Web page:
From 1943 to 1945, the special unit in Sachsenhausen helped to forge more pound notes than all the reserves in the Bank of England. $650 million in English pounds were forged, worth nearly 7 billion dollars today.

Krueger, a textile engineer by trade, on orders of Heinrich Himmler, plucked various forgers, bank executives and fine artists from the death camps throughout the Reich. He then provided them with all the tools of their trades. The prisoners worked with the full awareness that they were marked for death when their job was over. After successfully duplicating the rather difficult pound note, the captives were assigned the even more difficult task of reproducing the American dollar.

With the German air force in serious trouble by 1943, the plan to drop the British pounds from the air to flood the English economy with the bogus notes had to be abandoned. Instead the Reich used the counterfeit money to pay for various espionage operations around the world. This had the desired effect of reeking havoc on the value of the British pound. The British had a blockade to prevent the phony money from entering England but Scotland Yard and Interpol were powerless to stop the Nazi scheme around the world.

In the film, a Nazi spy, trying to make sure early versions of the pound can pass muster takes them to a Swiss bank and demands they be scrutinized closely. To our surprise, he then demands the notes be sent to the Bank of England itself just to be certain. The bank actually writes a letter verifying the “authenticity” of the notes that Krueger reads aloud to the unit prisoners in the concentration camp. The group celebrates their "success" with a theatrical stage show.

Burger, the idealist in their ranks, confronts Sorowitsch with the rationale that although their work is keeping them alive it is on the other hand also funding the Nazi war machine and actually perpetuating their captivity by helping the Nazis to win the war. Burger demands that they sabotage their operations, something that Sorowitsch is violently opposed to as it threatens his very existence.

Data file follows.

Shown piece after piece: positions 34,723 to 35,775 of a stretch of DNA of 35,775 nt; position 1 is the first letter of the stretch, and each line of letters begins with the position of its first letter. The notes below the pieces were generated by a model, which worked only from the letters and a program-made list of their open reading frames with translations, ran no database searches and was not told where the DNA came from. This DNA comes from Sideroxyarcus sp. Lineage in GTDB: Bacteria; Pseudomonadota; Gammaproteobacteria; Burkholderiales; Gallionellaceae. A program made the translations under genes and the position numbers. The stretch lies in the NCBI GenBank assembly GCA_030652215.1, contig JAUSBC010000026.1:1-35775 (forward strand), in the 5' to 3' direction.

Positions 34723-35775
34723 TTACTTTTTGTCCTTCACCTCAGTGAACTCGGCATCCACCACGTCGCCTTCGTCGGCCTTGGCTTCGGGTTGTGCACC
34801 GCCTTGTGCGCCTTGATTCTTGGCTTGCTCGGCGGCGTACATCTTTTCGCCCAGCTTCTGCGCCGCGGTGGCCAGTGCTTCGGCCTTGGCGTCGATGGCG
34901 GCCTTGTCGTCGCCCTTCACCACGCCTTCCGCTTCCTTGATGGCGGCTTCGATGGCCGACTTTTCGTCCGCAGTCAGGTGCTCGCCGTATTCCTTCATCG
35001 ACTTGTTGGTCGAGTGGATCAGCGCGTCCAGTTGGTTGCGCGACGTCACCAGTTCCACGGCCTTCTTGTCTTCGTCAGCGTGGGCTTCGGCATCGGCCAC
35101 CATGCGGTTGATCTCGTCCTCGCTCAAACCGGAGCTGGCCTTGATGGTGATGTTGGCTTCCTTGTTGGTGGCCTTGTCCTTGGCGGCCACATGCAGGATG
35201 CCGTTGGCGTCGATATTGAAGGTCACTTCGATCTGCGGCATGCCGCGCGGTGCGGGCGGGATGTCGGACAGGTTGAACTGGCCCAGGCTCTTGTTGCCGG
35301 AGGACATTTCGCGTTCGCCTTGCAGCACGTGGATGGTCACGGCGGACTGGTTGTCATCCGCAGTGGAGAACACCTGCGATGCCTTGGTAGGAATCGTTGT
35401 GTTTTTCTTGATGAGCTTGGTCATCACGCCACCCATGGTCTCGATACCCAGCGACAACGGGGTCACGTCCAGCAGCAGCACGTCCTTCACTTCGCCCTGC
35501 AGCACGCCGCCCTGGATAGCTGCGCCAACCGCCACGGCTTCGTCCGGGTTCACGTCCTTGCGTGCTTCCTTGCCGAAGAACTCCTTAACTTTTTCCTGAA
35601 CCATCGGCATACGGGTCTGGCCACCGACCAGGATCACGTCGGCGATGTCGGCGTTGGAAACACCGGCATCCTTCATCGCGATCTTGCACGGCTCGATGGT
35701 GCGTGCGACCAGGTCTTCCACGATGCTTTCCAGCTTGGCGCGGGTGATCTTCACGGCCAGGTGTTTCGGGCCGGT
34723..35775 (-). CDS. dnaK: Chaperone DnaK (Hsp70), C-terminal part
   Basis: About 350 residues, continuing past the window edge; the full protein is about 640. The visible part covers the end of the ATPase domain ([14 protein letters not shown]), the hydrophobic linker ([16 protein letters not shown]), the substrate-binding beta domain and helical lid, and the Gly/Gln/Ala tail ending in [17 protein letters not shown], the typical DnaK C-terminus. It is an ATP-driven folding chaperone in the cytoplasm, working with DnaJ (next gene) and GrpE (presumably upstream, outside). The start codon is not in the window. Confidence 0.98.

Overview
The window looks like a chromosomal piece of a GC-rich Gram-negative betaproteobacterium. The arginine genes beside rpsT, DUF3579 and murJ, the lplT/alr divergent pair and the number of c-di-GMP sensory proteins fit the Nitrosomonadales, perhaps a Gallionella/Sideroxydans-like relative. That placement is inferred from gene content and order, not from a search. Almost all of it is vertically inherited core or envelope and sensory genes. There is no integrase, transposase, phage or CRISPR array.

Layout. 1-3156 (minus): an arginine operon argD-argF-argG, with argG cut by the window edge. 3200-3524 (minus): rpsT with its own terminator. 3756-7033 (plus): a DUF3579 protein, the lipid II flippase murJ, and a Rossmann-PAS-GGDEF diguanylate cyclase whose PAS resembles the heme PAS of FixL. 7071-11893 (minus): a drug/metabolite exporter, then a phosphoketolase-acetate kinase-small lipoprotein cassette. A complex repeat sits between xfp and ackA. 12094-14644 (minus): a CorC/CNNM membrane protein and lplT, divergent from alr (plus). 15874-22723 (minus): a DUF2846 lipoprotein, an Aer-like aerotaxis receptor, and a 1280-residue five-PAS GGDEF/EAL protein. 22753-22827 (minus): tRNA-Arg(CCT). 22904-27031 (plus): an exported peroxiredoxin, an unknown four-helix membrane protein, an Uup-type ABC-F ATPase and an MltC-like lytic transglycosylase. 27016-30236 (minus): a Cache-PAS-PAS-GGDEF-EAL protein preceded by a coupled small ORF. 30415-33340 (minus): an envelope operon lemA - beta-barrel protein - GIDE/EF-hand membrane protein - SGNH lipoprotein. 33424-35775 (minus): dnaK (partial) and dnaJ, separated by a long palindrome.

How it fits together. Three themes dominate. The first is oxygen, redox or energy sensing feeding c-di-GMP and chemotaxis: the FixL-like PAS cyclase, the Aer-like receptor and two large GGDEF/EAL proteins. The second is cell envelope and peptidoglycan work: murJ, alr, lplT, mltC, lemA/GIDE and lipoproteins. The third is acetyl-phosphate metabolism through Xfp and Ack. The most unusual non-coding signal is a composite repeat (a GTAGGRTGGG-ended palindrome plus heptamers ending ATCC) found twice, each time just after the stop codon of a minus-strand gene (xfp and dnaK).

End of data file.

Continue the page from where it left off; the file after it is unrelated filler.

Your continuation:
Sorowitsch is torn between self-preservation and self-destruction.

This moral dilemma is the focus of the film and becomes dramatically terrifying in its scope. Go along and live. Throw a monkey wrench into the operation and die immediately. (We see numerous examples of the Nazis brutality to forewarn us of the impending doom hovering over the unit members’ heads).

Splendidly acted and directed (but I must warn of an annoying score consisting of pan flute, accordion and violin), The Counterfeiters on one level is an extremely exciting espionage film based on recently uncovered historical documents. On another level the viewer is left alone to ponder, “What would I have done under the same conditions?”
Both levels leave the viewer plenty to think about. And at the end of the day, we are left with plenty to be thankful for.

The film opens February 22nd in New York and Los Angeles. In German with English subtitles.

A WGA screenwriter/producer/journalist based in Hollywood, California, Mark Groubert is the Senior Film and Book Reviewer for CrooksandLiars.com. As a filmmaker he has produced numerous documentaries for HBO. Groubert is also the former editor of National Lampoon Magazine, MTV Magazine and The Weekly World News. In addition, he currently writes for the L.A. Weekly, L.A. City Beat, Penthouse, High Times and other publications.

About Mark Groubert